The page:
The residuals returned are analogous to the Schoenfeld residuals in ordinary survival models. Plotting the jth column of res against the vector of unique failure times checks for lack of fit over time in the corresponding covariate (column of cov1).

If variance=FALSE, then some of the functionality in summary.crr and print.crr will be lost. This option can be useful in situations where crr is called repeatedly for point estimates, but standard errors are not required, such as in some approaches to stepwise model selection.


Returns a list of class crr, with components


the estimated regression coefficients


log pseudo-liklihood evaluated at coef


derivitives of the log pseudo-likelihood evaluated at coef


-second derivatives of the log pseudo-likelihood


estimated variance covariance matrix of coef


matrix of residuals giving the contribution to each score (columns) at each unique failure time (rows)


vector of unique failure times


jumps in the Breslow-type estimate of the underlying sub-distribution cumulative hazard (used by predict.crr())


the tfs matrix (output of tf(), if used)


TRUE if the iterative algorithm converged


The call to crr


The number of observations used in fitting the model


The number of observations removed from the input data due to missing values


The value of the log pseudo-likelihood when all the coefficients are 0


- inverse of second derivative matrix of the log pseudo-likelihood


Fine JP and Gray RJ (1999) A proportional hazards model for the subdistribution of a competing risk. JASA 94:496-509.

See Also

predict.crr print.crr plot.predict.crr summary.crr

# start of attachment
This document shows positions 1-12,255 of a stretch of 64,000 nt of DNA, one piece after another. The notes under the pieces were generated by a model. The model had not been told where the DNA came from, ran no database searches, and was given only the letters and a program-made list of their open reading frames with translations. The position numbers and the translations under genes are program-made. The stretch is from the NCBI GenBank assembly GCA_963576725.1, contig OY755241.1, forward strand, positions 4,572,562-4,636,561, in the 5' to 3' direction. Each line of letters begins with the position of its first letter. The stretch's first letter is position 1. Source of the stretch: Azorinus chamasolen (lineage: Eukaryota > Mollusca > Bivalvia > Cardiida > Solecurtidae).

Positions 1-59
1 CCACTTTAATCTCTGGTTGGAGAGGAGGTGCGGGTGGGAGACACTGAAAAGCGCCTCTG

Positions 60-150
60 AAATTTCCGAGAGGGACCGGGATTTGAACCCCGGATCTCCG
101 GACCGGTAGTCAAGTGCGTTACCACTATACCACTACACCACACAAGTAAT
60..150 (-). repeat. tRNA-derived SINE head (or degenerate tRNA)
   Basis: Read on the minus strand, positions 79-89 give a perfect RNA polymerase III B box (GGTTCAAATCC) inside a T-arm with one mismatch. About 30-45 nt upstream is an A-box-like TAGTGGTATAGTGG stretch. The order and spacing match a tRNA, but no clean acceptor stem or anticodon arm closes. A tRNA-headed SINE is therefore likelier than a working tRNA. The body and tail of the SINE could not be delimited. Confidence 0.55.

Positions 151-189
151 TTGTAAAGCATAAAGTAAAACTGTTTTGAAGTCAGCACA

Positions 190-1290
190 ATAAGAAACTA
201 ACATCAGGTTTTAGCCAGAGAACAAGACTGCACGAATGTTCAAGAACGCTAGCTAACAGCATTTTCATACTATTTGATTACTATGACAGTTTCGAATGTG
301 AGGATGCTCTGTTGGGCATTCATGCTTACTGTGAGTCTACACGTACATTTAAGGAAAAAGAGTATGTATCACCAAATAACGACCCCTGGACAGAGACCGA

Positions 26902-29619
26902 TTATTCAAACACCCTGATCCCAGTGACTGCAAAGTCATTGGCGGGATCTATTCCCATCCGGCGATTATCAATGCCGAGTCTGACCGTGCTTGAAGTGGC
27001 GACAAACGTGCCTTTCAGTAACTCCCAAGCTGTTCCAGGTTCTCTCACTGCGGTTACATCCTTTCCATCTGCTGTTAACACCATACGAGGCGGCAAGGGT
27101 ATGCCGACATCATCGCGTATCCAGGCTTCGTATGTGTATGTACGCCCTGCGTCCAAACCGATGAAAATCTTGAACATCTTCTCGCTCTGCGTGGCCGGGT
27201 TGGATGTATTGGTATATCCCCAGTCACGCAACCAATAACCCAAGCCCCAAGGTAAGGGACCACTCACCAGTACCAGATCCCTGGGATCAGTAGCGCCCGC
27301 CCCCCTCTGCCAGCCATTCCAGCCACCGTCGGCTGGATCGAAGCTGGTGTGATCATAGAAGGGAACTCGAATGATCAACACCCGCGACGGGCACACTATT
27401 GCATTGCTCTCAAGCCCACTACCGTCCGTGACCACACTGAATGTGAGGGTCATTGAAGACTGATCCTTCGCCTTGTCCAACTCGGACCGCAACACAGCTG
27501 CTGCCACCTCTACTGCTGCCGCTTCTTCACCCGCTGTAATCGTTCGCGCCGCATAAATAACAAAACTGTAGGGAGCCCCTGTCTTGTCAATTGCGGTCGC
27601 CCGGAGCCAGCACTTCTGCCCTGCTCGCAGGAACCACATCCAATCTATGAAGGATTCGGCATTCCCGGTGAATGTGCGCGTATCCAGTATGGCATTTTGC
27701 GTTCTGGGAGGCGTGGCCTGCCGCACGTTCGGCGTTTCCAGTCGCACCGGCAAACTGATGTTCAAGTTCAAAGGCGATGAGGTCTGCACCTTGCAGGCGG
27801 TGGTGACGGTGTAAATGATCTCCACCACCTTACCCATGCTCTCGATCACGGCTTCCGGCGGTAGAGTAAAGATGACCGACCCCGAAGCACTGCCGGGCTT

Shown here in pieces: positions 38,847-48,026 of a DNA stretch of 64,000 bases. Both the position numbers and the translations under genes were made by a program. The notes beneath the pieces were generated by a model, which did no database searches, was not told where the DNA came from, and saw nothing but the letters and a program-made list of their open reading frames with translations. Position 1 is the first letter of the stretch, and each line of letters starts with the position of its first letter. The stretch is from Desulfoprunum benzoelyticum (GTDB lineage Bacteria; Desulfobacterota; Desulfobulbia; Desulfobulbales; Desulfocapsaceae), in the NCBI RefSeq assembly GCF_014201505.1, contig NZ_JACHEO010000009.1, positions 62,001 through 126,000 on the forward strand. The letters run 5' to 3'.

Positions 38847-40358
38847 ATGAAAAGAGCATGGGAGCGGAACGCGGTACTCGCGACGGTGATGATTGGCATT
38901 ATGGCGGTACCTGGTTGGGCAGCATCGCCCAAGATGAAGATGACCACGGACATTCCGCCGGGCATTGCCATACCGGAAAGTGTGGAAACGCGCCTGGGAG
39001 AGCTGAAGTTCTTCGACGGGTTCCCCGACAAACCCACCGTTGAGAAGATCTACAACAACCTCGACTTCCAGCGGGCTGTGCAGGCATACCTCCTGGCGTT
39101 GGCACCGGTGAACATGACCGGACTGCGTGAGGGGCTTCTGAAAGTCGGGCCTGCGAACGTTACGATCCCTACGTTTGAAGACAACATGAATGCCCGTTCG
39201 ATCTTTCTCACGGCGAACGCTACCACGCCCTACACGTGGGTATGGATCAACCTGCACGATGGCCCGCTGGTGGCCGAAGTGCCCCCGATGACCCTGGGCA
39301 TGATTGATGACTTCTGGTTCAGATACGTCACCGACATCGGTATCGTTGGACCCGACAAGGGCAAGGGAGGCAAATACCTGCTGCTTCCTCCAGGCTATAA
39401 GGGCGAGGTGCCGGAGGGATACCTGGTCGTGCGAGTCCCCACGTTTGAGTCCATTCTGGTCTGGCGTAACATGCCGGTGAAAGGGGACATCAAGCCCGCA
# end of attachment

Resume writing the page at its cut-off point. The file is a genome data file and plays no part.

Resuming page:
# simulated data to test 
ftime <- rexp(200)
fstatus <- sample(0:2,200,replace=TRUE)
cov <- matrix(runif(600),nrow=200)
dimnames(cov)[[2]] <- c('x1','x2','x3')
print(z <- crr(ftime,fstatus,cov))
z.p <- predict(z,rbind(c(.1,.5,.8),c(.1,.5,.2)))
# quadratic in time for first cov
crr(ftime,fstatus,cov,cbind(cov[,1],cov[,1]),function(Uft) cbind(Uft,Uft^2))
#additional examples in test.R

Example output

Loading required package: survival
convergence:  TRUE 
     x1      x2      x3 
-0.6306  0.2024  0.6384 
standard errors:
[1] 0.4043 0.3782 0.4105
two-sided p-values:
  x1   x2   x3 
0.12 0.59 0.12 
Competing Risks Regression

crr(ftime = ftime, fstatus = fstatus, cov1 = cov)

     coef exp(coef) se(coef)      z p-value
x1 -0.631     0.532    0.404 -1.560    0.12
x2  0.202     1.224    0.378  0.535    0.59
x3  0.638     1.893    0.411  1.555    0.12

   exp(coef) exp(-coef)  2.5% 97.5%
x1     0.532      1.879 0.241  1.18
x2     1.224      0.817 0.583  2.57
x3     1.893      0.528 0.847  4.23

Num. cases = 200
Pseudo Log-likelihood = -314 
Pseudo likelihood ratio test = 5.36  on 3 df,
convergence:  TRUE 
      x1       x2       x3 
 0.01017 -0.17020 -0.58140 
standard errors:
[1] 0.4418 0.4799 0.4217
two-sided p-values:
  x1   x2   x3 
0.98 0.72 0.17 
convergence:  TRUE 
                            x1                             x2 
                       -0.7257                         0.1976 
                            x3 cbind(cov[, 1], cov[, 1])1*Uft 
                        0.6392                         0.3692 
cbind(cov[, 1], cov[, 1])2*tf2 
standard errors:
[1] 0.8403 0.3785 0.4116 1.1810 0.3142
two-sided p-values:
                            x1                             x2 
                          0.39                           0.60 
                            x3 cbind(cov[, 1], cov[, 1])1*Uft 
                          0.12                           0.75 
cbind(cov[, 1], cov[, 1])2*tf2 

cmprsk documentation built on May 29, 2017, 8 p.m.